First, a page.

Buttons and CTAs
The design of clickable controls must be consistent with their behaviour
BBC buttons and calls-to-action differ widely in form and purpose. But they should conform to some fundamental rules. Only where these rules are observed will the user experience comfortable interaction.
The most important of these rules is that the
<button> elements are assigned to appropriate respective tasks. That is: links should be used where navigation is elicited, and
<button>s where a non-navigational action is being invoked. For example, a 'Sign in' control would suit a
<button> because its job is to submit the sign in form. An adjacent 'Register' call-to-action—taking the user to a different form, in a different page or screen—would benefit from
This is especially helpful for assistive technology users, such as those running screen reader software. An element announced as a link that behaves as a button creates a confusing and off-putting experience. The visual design of buttons and calls-to-action should also be indicative of their behavior. Where button state changes, this change should be visually represented as well.
Basic call-to-action link
In most cases, a call-to-action should be marked up as a link, since the behaviour is typically to transport the user to a new page or section. Standard link markup should be used, including an
href (links omitting
href attributes are not focusable by keyboard).
A class is provided to the element as a styling hook, enabling it to be differentiated from generic links visually.
<a class="gel-cta" href="path/to/location">Enter the competition</a>
It is imperative clickable controls not eliciting link-like behaviour are marked up as
<button> elements. Any buttons not intended for submitting forms should take
type="button". This is especially important inside a
<form>, since some user agents consider any
<button> found without an explicit type to be a form's submit button.
<button class="gel-button" type="button">Calculate tax</button>
Most buttons and calls-to-action should simply be labeled via their text node. Text nodes are interoperable, since they can be seen, heard via screen reader synthetic voices, and used as activation cues with voice activation software.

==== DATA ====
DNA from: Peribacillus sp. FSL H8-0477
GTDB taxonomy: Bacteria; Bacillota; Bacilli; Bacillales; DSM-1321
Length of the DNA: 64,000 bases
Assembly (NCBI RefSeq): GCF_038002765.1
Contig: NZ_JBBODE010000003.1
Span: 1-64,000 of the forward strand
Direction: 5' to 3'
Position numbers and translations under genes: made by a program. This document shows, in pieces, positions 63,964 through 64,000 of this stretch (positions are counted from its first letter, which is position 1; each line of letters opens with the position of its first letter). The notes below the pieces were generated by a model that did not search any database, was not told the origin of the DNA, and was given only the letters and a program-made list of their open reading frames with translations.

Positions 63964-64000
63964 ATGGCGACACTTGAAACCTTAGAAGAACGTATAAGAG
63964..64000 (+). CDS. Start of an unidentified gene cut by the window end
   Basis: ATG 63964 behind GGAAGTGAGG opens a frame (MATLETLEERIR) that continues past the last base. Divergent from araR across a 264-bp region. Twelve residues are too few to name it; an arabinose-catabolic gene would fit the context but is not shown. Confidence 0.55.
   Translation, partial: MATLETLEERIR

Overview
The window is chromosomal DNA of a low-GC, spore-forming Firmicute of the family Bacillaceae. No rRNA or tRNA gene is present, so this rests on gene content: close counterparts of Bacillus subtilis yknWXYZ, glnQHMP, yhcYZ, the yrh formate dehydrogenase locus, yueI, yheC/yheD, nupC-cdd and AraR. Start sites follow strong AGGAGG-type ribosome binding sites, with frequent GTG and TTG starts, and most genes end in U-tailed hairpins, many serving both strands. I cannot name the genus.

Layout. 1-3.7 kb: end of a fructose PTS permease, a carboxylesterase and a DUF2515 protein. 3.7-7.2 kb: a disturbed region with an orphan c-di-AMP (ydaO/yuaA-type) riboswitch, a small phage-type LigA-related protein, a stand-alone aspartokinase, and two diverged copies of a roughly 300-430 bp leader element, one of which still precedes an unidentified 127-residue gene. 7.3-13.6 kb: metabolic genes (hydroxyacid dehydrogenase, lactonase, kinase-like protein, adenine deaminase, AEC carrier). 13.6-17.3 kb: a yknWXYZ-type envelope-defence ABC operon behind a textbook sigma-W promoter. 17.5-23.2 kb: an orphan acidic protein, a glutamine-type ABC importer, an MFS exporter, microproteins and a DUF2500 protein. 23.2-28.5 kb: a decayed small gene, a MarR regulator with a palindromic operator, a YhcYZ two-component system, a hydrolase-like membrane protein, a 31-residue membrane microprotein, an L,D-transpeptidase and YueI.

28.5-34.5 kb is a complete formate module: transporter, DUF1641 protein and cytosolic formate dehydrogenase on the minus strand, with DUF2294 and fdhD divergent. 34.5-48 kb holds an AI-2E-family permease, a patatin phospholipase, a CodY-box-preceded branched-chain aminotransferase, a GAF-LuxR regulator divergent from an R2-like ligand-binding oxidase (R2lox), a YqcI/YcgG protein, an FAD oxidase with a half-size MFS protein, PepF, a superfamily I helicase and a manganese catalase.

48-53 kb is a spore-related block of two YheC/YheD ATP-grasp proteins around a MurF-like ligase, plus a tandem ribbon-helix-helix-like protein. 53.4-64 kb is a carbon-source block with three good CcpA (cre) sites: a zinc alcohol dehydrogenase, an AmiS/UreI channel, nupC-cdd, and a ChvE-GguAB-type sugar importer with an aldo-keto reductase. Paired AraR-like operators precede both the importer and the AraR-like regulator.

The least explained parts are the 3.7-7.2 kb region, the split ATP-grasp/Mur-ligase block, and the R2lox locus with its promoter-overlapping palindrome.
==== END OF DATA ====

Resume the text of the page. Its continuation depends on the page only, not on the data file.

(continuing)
In most cases, controls that rely on icons alone are not recommended, even where invisible labels are provided to assistive technologies. Icon-only buttons are especially hard to activate via voice since the (hidden) textual label has to be guessed by the user.
Where an icon-only button is employed (the ubiquitous play/pause button is a good example), provide the text via a visually hidden
aria-label is not picked up by popular translation services.
<button class="gel-button" type="button"> <!-- icon here --> <span class="gel-sr">Play</span> </button>
title attributes. These are only revealed on hover, not focus, in most browsers. Additionally, they are often suppressed by default in screen reader verbosity settings.
Where icons are provided to buttons and calls-to-action, make sure they are taken from the GEL SVG Iconography library. Icons should contain text or be otherwise accessible to assistive technologies, nor should they be focusable. Hence, they should take
focusable="false". Note the classes, used for sizing and alignment.
<a class="gel-cta" href="path/to/help-page"> <span class="gel-button__label">Help</span> <svg aria-hidden="true" focusable="false"> <use xlink:href="#help"></use> </svg> </a>
<button> elements can be disabled using the
disabled property/attribute. Beware that adding
disabled makes the
<button> unfocusable. This may cause confusion among some screen reader users and users exploring by Tab at a high zoom level. You can make disabled buttons focusable again by adding
<button class="gel-button" type="button" disabled tabindex="0">Download</button>